Brad Pitt digs deep into Hollywood history for ‘Babylon’ role – Boston Herald

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A Golden Globe nominee for his role as a silent film heartthrob in Friday’s “Babylon,’ Brad Pitt arrived on set for this 181-minute Valentine to yesteryear’s film pioneers with a knowledge and understanding of that long-gone era.
When he sat down with writer-director Damien Chazelle (“La La Land”), “We spoke about both John Gilbert and Rudolph Valentino,” Pitt, 58, said at a New York post-screening Q&A. “The truth is I was well-versed in the silent era.  Going back, I discovered John Gilbert was very charming, a lot of fun. But what I was studying was the performances; it’s just a different vernacular than we’re used to. The acting style isn’t what we’re used to.”
Pitt plays smooth, likeable movie star Jack Conrad who is a movie star mostly because he looks like one. He’s a full-blown alcoholic threatened by the trauma of making a transition to sound films.
That aspect of Jack Conrad is directly modeled on Gilbert, who intrigued moviegoers with his grand love affair with the Swedish star Greta Garbo. A self-destructive alcoholic, Gilbert died of a heart attack at 38.  As one of the silents’ towering romantic titans he was rivaled only by Valentino aka The Great Lover. Valentino’s is the other DNA writer-director Damien Chazelle mixed to create Jack Conrad.  Valentino became a national obsession with his tango, his onscreen seduction and his image as The Sheik.  He died prematurely in 1926 at 31, prompting mass hysteria.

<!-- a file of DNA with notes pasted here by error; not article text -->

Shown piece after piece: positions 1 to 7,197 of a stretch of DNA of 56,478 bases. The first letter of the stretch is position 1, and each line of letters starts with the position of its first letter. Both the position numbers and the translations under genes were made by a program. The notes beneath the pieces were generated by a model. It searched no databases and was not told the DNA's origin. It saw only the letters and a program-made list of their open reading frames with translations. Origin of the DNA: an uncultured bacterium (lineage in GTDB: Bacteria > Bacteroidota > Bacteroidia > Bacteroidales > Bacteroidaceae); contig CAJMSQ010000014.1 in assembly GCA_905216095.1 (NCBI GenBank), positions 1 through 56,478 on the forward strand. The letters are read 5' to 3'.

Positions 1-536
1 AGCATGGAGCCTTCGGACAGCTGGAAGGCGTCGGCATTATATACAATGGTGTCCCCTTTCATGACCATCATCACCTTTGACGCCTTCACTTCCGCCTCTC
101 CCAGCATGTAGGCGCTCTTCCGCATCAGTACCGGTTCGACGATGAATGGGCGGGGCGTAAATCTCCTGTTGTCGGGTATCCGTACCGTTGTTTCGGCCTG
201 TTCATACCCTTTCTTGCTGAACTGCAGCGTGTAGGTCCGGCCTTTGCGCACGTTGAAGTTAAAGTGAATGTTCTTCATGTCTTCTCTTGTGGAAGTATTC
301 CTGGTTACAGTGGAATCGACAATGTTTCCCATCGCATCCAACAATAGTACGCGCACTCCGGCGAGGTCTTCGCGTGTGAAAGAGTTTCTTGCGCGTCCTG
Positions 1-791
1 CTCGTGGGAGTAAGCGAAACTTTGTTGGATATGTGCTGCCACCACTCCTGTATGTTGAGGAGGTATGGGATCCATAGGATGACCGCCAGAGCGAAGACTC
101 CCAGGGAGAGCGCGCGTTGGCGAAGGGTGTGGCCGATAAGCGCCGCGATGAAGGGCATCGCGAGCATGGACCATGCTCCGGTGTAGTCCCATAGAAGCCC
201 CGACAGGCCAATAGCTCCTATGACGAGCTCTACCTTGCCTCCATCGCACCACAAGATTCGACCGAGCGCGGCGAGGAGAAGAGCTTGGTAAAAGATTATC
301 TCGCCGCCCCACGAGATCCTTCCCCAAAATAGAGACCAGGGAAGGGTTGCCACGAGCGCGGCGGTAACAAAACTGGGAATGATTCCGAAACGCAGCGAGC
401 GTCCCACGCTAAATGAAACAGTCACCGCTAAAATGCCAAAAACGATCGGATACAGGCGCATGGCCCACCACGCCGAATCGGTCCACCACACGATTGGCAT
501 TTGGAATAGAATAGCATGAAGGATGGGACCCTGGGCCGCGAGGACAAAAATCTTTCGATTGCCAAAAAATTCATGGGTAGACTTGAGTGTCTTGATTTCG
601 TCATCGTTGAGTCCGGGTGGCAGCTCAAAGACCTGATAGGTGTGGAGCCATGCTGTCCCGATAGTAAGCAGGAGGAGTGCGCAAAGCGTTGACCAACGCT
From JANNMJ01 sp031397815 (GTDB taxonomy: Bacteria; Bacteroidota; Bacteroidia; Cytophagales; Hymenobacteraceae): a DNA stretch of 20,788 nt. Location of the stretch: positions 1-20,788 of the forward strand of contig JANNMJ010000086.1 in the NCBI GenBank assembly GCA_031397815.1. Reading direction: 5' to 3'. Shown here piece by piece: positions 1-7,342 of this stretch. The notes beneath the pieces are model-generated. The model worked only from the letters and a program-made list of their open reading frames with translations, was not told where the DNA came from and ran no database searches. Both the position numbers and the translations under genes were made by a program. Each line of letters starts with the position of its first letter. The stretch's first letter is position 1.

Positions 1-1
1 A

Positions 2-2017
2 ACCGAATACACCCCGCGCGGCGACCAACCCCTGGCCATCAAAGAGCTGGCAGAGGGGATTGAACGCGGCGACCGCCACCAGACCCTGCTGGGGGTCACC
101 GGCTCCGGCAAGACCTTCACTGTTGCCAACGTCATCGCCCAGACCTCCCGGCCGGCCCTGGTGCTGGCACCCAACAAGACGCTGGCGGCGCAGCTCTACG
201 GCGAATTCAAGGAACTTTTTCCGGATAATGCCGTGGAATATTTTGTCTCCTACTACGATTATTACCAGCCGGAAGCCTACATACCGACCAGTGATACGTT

Chazelle also referenced yet another Hollywood casualty in creating Conrad: Wallace Reid, an earlier matinee idol known as “the screen’s most perfect lover.”  Injured in a car accident in 1919, he was given morphine and quickly became hooked.  Reid’s boy next door image was destroyed when, just 31, he died in 1923 in a sanitarium was while trying to get clean.
The other silent figure Chazelle references is Anna May Wong, a rare Asian-American star of silents and sound (“Shanghai Express,” “Daughter of Shanghai”).  The US Mint has named Anna May Wong as the first Asian American to be on US coinage: Her face is one the reverse side of the quarter.
Chinese-American actress Li Jun Li plays Lady Fay Zhu, based on Wong. She had, she recalled, “A three-day master class with Damien primarily about Anna May Wong.  He told me of how she went through a life of discrimination even though she was American born. She was always cast as the crude stereotypes. There wasn’t a single role in the films where she wasn’t killed in a brutal manner, and she was never cast as a leading lady because the laws were passed against interracial kissing.”
 
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